A vote not cast is an opportunity lost
Will Audrey Eu Yuet-mee become the biggest loser in today's Legislative Council election? How likely is Wong Yuk-man to grab a seat in Kowloon West? Will Chan Yuen-han pull off a small miracle by scooping an extra seat for her ticket in Kowloon East?
Above all, is the warning that the pan-democratic camp will miss its minimum target of 21 seats in the next Legislative Council a mere scare tactic?
Those are the questions political players and observers are keen to know the answers to after ballot boxes are sealed at 10.30pm.
The short answer to them all is this: the only certainty is uncertainty. The other question people could be forgiven for asking is: does any of this matter?
Given that the business sector dominates the functional constituencies, cynics may dismiss the legislature as doomed to be dominated by the pro-government camp.
True, the government will still enjoy a comfortable majority in terms of support, sufficient for it to secure passage of major legislation. So the question of who wins what could be dismissed as unimportant.
That need not be the case.
Admittedly, under the present electoral system Legco can never fairly represent the views of everyone.
While 3.37 million have registered to cast their ballots in the poll for 30 directly elected seats, 212,000 have another vote to choose 30 functional-constituency representatives.
That is not the only unfairness. Fourteen of the 30 functional-constituency seats will be filled without a contest. Some of those who will fill the seats have been given a failing grade in appraisal reports compiled by an independent watchdog.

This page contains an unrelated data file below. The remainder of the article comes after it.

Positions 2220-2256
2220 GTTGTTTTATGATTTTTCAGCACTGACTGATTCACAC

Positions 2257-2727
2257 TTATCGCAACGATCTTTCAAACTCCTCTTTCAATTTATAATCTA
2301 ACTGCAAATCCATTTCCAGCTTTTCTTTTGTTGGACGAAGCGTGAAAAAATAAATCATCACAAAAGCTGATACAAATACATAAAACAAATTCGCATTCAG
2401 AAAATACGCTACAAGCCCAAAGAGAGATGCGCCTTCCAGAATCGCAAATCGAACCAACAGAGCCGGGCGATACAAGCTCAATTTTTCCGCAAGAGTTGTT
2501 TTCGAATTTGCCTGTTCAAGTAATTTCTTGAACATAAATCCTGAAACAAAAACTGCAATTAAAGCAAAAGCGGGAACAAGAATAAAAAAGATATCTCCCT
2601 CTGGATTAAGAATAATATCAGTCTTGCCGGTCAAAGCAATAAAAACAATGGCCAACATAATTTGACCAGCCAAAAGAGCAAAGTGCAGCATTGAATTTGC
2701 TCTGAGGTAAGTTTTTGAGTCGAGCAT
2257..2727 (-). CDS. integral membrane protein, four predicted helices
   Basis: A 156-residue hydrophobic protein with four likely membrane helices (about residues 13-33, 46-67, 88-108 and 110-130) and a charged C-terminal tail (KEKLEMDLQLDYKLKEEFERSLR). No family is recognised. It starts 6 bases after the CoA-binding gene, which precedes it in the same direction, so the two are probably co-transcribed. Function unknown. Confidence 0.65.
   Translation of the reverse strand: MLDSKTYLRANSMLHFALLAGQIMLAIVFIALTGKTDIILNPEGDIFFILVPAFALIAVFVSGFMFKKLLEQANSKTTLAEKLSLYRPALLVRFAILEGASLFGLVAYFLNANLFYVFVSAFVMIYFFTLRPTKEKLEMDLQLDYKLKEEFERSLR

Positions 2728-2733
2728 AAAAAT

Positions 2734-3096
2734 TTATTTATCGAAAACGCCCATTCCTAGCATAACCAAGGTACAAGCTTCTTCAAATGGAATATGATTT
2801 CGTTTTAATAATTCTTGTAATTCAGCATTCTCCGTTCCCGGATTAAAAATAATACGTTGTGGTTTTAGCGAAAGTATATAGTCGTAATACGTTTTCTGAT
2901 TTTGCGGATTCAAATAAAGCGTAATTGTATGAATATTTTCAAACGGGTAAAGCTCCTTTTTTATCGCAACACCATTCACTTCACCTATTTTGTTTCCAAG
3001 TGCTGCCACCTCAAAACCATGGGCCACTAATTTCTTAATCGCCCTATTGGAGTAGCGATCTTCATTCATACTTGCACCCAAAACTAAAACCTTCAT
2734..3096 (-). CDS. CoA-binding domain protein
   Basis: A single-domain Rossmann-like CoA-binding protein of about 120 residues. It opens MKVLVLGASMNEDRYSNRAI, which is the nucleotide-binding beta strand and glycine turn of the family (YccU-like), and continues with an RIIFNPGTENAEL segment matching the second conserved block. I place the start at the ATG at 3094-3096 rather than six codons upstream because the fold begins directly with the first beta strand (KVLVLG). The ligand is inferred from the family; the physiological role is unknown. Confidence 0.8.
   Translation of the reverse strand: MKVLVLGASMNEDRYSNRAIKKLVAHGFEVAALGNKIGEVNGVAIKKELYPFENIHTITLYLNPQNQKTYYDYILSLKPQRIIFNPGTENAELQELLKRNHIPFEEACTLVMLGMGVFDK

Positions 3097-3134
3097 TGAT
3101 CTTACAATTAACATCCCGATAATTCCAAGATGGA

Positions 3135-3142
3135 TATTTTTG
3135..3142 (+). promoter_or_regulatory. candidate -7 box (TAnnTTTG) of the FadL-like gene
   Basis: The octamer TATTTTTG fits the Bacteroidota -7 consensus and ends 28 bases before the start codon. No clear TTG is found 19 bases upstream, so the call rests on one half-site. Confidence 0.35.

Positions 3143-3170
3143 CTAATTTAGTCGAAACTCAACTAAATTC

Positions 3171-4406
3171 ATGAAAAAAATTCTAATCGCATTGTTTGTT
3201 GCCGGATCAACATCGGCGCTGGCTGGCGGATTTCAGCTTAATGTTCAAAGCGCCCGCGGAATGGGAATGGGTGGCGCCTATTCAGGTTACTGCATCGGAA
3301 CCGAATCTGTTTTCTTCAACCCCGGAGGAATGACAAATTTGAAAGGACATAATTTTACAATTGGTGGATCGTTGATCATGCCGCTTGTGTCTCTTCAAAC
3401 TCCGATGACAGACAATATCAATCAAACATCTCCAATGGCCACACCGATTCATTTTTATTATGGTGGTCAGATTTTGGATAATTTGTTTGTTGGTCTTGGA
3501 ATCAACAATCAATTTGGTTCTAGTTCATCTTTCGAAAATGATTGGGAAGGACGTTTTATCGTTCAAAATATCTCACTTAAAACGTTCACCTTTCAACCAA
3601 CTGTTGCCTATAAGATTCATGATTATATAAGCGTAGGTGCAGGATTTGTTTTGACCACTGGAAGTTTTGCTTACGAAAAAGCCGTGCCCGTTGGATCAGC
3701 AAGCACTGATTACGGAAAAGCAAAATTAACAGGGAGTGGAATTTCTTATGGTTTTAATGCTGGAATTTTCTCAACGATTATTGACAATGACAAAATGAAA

Despite a record turnout of 55.63 per cent and a favourable political setting in 2004, the pan-democratic camp only managed to muster 25 seats. Given that it is a pipe dream to suggest pan-democrats will win a majority of seats, the camp's supporters may wonder why there is so much interest in its final tally of seats.
Much has been said by the pan-democrats about why holding at least 21 seats matters to them - it means they can block any undemocratic electoral model the government puts forward for electing the chief executive and all legislators in 2012.
The reality is that there is still a fair chance of the government being able to pre-empt the democrats' power of veto through lobbying, particularly if the pan-democratic camp were to hold only 21 seats. A swing of a couple of votes to the government would tip the balance.
For the legislature to serve as an effective check on the government when it comes to constitutional reform and a number of important issues set to be put on the Legco agenda in the next four years, a better balance between the government-friendly forces and the pan-democratic camp is desirable.
This is particularly important when the administration of Donald Tsang Yam-kuen has become increasingly arrogant in exercising its powers and dismissive of the wisdom of the people.
Unlike previous elections, which were marked by the rivalry between the pro- democracy camp and the pro-Beijing and pro-government camp, this year's campaign has been marked by fierce competition within both camps for votes.
In the past few days, voters may have found candidates' 'critical situation' calls at best confusing, if not disturbing.
Inspired by the mantra of change that is a feature of the US presidential election, candidates of various political backgrounds have sought to instil a feeling of hope by embracing change themselves.
Pragmatic-minded Hongkongers know well that their votes today will only bring limited changes, if any, to the political scene.
Every vote still counts, however, when it comes to choosing people who can do a better job of ensuring the government performs better. An opportunity not taken is an opportunity lost.